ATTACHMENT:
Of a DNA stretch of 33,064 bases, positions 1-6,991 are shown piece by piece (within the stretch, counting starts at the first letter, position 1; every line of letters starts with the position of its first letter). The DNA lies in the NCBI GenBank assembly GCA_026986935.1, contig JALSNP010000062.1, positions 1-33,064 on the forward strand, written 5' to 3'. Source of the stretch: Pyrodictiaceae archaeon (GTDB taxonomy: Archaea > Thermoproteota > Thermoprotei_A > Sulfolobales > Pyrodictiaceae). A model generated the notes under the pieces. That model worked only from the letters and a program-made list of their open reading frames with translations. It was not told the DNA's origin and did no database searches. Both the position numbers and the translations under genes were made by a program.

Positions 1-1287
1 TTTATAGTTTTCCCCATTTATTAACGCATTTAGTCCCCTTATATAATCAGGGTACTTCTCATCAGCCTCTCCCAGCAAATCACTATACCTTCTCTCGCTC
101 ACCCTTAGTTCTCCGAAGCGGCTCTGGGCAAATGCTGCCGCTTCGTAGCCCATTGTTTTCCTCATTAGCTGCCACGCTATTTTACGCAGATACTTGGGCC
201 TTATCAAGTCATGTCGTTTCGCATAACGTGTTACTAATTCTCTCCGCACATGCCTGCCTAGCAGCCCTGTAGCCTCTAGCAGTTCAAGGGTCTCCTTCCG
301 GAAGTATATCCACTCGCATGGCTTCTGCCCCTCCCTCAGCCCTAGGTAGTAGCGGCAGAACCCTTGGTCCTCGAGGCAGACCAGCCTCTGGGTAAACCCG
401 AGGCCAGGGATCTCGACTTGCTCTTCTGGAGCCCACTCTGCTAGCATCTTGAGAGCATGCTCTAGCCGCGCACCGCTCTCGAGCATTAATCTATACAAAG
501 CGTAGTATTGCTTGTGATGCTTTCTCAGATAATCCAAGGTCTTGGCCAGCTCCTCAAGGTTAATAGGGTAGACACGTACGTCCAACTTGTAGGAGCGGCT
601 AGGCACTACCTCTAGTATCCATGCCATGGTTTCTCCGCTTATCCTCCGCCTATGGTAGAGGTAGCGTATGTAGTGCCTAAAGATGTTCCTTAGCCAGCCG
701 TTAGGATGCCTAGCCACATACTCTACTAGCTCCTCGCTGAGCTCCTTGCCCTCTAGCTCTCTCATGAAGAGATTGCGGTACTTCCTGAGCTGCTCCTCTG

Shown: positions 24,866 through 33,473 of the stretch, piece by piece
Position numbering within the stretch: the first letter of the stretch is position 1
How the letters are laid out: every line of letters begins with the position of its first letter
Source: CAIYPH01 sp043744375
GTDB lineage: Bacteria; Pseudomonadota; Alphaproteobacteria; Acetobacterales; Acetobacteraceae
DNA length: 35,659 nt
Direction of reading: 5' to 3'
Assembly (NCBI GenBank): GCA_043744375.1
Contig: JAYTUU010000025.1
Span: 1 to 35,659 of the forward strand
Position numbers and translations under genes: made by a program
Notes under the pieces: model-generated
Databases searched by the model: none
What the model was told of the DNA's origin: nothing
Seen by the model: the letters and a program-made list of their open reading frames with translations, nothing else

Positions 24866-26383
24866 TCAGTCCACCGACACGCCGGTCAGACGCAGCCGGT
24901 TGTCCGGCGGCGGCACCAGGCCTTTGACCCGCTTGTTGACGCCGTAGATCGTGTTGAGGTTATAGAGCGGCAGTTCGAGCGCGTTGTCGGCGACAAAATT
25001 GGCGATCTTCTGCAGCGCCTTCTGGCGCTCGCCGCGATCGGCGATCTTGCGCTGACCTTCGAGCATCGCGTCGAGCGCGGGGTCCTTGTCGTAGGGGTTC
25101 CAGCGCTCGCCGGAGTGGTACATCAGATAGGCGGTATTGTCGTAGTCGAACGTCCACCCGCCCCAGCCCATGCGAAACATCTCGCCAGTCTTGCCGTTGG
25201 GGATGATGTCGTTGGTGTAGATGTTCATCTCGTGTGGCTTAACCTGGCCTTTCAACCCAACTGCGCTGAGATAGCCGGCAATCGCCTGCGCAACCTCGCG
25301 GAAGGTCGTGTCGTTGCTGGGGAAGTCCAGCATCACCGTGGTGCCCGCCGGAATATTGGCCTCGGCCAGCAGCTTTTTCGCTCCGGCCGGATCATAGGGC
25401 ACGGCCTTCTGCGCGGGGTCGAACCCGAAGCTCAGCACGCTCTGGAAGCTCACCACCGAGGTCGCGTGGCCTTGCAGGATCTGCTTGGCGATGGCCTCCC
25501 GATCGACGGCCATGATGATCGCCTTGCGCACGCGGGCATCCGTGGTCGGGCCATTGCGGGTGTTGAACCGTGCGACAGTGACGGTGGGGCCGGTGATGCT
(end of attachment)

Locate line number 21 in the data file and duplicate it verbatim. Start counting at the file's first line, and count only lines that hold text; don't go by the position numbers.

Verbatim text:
Position numbers and translations under genes: made by a program